A chat with arc leaders.
We had the pleasure of sitting down with Beri Cheetham, Executive Creative Director of Arc London, and Jim Carlton, Managing Creative Director of Arc Chicago, to talk all things Shopper. The two filled us in on the future of shopper marketing, some pro tips on brand activation and their long-distance friendship.
Q: What is the current landscape of shopper marketing? How do you see it evolving?
BC: We’ve never worked in a more exciting time in brand activation. Activation has often been perceived in the eyes of the creative community as the least glamorous in the marketing mix. Cardboard. To me, the one thing I hope we see differently is the word “Shopper.” This industry is evolving into one of the most artful, dynamic and immediate forms of communication and, with the increasing importance of mobile, can render other channels redundant. Through “Shopper,” or as I call it, “Brand Activation,” we are able to use innovations, content and technology within a controlled environment in a way that most channels are unable to do. Due to this, in 2014 I see some of the most creative campaigns in Cannes coming out of Promo and Activation.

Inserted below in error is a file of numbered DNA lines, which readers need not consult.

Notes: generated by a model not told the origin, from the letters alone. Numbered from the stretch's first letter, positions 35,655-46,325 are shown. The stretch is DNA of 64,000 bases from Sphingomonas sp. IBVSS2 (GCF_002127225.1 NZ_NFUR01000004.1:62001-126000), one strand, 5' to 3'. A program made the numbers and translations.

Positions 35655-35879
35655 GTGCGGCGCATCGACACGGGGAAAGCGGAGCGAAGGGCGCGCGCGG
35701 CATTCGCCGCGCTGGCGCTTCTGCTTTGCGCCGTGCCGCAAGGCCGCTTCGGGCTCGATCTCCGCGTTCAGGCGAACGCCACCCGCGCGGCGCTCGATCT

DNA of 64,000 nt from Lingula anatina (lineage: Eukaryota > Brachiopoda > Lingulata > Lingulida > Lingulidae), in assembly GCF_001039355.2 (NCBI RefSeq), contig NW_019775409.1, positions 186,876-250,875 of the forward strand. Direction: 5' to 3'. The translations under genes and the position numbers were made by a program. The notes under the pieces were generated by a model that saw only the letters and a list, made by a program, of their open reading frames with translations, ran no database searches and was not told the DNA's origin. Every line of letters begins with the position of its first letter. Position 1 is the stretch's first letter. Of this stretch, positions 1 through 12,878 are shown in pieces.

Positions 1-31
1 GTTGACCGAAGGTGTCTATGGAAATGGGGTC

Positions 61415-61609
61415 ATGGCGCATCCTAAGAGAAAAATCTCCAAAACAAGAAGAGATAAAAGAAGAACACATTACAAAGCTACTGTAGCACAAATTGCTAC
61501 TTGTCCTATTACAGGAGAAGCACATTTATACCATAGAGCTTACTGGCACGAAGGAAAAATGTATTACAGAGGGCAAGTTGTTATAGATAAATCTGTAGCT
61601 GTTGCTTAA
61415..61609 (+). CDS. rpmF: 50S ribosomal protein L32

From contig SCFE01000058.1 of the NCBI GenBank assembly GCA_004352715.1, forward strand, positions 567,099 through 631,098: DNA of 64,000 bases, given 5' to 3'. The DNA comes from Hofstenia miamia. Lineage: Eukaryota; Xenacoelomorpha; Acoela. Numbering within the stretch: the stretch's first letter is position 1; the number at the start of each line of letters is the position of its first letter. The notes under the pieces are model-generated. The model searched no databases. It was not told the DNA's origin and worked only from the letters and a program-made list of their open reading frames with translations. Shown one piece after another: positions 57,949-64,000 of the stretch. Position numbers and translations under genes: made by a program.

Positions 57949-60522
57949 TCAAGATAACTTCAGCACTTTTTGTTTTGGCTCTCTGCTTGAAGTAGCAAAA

JC: Why did Beri get to go first? From Big Macs to Intel computer processors to Tide laundry detergent, 2014 is the year that shopper marketing is applied to all of Arc’s clients’ businesses. No longer exclusive to consumer packaged goods, shopper logic and the insights that come from it are best practice for any client who has something to sell. And just as Beri mentioned, Activation is key. Thanks to technology – specifically, your mobile device – planning, shopping and buying take place anytime, anywhere in the palm of your hand. That kind of control means that we as shopper marketers get ahead of the demands of the shopper with easier, more customized and rewarding shopping experiences.
Q: How do you see Arc growing globally this year?
JC: In October, Arc had its first Global Summit, which helped unite us and galvanize our commitment to world-class creative that transforms human behavior – through the lens of a shopper. That was the first step in bringing our brand together across the globe.
BC: The Arc Global Summit felt like a jolt of ambition and purpose, which was exactly what we needed. I believe that to grow globally we need to establish and communicate a cracking global identity that divorces us from the dullness of our competitors. We need to harness the group’s finest activation, innovation and digital talents from around the world. We need to look more global and less local by joining up the work we currently do on major blue-chip brands such as Coke, Kellogg’s and P&G. We need to invest heavily in the next global or regional pitch. And we need to be attractive to clients by winning at the majors such as Cannes! Cannes is now every bit as important to clients as it is to agencies.
JC: To Beri’s point, so many of our clients today look to Arc and the reach that we have with Leo Burnett globally and expect us to use it as a resource to inform the work and to make it better. That is exactly what we need to be doing more of in 2014 and beyond.
Q: What is the secret to catching the consumer’s eye in the retail environment?